Foreword Reviews

Silence Is a Scary Sound

And Other Stories on Living through the Terrible Twos and Threes

Clint Edwards’s memoir Silence Is a Scary Sound is written from the family trenches, as his toddler navigates the transition between babyhood and childhood, asserting independence and making mistakes. Though it is heavy on humor, many of the book’s short essays end on a sweet note, with Edwards reminding himself that he loves being a father, even when he’s exasperated.

The storytelling style varies between entries. Some are straightforward narratives, including the story of Edwards’s son’s obsession with rubber snakes. Some are list-based entries—about, for instance, all the things Edwards wishes he could say to people who judge his parenting in public. He establishes his wife, Mel, as both an attuned parent and a person at the end of her own rope, striking a delicate balance between idealism and spousal critique.

Edwards’s unhinged humor fits well with the content: problems like being scratched by the dog while holding an angry cat, or needing to help a potty-training child wipe themselves, are mind-boggling. He is elsewhere introspective, acknowledging when his desires are selfish or less-than-noble. The book’s laughs are well earned, and the casual tone ably portrays the frayed nerves of an overworked parent.

The book is gentle as it pokes fun at stereotypes of parents and of parenting-related media. Goofy but intense lists include pro-tips like “a great way to clean the car seat is with the garden hose.” The final essay is fitting, focused on his first sleep-in after his children were old enough to watch cartoons on their own in the morning: toddlers do grow up.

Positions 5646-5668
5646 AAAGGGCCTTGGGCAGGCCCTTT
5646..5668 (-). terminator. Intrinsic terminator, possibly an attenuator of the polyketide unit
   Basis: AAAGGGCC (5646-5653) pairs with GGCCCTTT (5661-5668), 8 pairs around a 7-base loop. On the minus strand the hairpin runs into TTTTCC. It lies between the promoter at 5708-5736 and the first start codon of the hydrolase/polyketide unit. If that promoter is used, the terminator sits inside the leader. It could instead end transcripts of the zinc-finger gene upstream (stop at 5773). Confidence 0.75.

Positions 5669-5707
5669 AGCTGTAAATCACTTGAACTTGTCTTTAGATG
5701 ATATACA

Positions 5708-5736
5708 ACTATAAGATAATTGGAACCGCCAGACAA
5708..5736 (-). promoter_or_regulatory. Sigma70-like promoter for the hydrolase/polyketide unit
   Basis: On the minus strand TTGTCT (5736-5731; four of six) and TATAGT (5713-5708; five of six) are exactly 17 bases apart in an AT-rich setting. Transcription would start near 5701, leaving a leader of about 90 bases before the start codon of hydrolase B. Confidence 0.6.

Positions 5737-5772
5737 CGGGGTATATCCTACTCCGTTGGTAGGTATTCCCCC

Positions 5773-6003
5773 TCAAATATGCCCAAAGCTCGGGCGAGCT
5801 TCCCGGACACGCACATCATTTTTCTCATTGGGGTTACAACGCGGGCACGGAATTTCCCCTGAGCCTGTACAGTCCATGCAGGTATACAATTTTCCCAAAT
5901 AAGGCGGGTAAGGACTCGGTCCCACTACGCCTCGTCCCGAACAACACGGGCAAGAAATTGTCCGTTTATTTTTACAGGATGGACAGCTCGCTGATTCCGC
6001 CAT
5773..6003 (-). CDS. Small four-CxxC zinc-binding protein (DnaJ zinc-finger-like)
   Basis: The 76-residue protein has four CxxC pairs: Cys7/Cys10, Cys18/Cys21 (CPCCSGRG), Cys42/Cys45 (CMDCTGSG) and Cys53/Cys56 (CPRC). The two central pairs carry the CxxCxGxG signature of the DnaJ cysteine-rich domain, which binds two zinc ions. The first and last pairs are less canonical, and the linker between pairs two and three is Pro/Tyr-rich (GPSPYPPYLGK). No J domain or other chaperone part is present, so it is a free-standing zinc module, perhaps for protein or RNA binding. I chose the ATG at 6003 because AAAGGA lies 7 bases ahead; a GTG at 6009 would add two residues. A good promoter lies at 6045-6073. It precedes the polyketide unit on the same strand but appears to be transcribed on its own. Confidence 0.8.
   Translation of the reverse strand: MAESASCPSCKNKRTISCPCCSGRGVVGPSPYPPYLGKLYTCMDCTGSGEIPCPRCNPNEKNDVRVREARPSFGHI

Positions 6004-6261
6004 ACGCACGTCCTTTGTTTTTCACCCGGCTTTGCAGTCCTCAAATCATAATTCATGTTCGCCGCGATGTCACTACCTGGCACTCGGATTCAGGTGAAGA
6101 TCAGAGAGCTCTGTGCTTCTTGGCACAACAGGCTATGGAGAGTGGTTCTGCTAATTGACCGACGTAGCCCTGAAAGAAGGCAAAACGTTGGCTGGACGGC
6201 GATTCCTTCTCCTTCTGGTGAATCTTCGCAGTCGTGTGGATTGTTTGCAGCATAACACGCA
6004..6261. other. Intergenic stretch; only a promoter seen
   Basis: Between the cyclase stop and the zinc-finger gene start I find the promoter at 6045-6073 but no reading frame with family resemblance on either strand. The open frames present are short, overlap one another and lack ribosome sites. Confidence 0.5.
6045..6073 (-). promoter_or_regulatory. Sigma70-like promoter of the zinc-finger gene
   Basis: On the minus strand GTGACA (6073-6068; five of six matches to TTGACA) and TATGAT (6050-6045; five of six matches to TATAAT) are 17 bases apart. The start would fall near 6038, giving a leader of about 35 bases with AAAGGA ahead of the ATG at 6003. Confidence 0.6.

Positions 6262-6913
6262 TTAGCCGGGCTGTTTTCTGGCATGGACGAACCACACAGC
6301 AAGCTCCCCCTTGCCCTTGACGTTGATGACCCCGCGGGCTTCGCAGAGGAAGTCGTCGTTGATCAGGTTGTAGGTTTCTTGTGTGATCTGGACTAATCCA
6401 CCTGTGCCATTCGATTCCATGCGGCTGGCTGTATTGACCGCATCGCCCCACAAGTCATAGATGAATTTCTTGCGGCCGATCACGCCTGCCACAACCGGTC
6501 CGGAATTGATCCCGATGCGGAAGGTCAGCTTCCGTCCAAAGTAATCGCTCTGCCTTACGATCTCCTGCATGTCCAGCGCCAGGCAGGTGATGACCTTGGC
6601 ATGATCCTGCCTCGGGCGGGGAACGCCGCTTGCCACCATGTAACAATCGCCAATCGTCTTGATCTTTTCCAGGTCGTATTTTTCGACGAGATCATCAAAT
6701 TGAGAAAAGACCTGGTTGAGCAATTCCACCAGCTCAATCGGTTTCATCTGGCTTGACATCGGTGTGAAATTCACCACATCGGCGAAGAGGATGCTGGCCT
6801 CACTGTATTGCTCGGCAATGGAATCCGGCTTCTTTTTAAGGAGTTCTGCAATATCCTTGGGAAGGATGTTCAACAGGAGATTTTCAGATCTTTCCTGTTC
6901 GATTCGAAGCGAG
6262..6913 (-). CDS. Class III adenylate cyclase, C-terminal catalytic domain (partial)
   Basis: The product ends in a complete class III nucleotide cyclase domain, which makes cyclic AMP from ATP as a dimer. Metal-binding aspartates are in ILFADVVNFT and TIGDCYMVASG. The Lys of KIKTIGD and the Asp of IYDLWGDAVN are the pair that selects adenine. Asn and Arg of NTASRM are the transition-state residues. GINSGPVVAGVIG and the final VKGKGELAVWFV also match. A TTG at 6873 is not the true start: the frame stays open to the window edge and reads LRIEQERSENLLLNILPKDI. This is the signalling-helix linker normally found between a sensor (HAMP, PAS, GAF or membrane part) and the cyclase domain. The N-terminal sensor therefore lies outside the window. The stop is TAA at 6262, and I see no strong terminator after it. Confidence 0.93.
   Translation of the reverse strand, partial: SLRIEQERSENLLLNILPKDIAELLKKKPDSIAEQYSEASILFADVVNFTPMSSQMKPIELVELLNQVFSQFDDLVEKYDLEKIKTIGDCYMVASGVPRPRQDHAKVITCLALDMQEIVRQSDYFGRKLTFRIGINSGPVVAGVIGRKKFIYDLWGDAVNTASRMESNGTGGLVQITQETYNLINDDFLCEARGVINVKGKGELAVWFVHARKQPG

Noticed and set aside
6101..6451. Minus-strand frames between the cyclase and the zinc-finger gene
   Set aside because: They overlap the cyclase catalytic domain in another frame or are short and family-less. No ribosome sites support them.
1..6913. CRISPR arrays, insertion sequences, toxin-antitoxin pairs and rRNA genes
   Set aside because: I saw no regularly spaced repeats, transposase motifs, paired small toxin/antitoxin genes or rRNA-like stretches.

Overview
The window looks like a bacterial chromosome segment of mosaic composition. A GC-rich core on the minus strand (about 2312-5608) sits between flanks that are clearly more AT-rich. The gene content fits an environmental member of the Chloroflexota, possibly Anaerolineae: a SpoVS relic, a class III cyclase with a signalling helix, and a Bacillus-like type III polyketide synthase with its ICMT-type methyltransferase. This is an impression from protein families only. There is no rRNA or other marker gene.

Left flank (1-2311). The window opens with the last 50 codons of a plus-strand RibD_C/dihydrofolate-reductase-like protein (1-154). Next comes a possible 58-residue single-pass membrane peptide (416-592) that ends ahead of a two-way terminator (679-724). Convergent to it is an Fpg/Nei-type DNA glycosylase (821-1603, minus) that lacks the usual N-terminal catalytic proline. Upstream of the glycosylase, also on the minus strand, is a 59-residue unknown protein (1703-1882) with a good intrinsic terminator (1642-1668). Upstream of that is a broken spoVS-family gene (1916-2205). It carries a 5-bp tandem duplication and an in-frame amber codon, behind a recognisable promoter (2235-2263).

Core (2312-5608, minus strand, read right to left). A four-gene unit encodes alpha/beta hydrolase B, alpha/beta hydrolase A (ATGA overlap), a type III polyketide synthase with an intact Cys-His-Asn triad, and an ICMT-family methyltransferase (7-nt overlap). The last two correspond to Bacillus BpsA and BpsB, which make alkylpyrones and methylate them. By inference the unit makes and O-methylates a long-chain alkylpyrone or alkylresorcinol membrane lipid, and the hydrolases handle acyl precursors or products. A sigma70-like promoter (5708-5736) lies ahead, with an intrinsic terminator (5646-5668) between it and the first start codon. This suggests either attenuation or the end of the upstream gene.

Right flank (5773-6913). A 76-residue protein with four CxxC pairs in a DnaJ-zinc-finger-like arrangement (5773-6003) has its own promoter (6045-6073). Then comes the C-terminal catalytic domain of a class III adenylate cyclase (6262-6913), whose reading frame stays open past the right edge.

Silence Is a Scary Sound may not reflect every parenting style, but it’s realistic in capturing moments of exhaustion and hilarity during a child’s toddler years.

Reviewed by Laura Leavitt

Disclosure: This article is not an endorsement, but a review. The publisher of this book provided free copies of the book to have their book reviewed by a professional reviewer. No fee was paid by the publisher for this review. Foreword Reviews only recommends books that we love. Foreword Magazine, Inc. is disclosing this in accordance with the Federal Trade Commission’s 16 CFR, Part 255.

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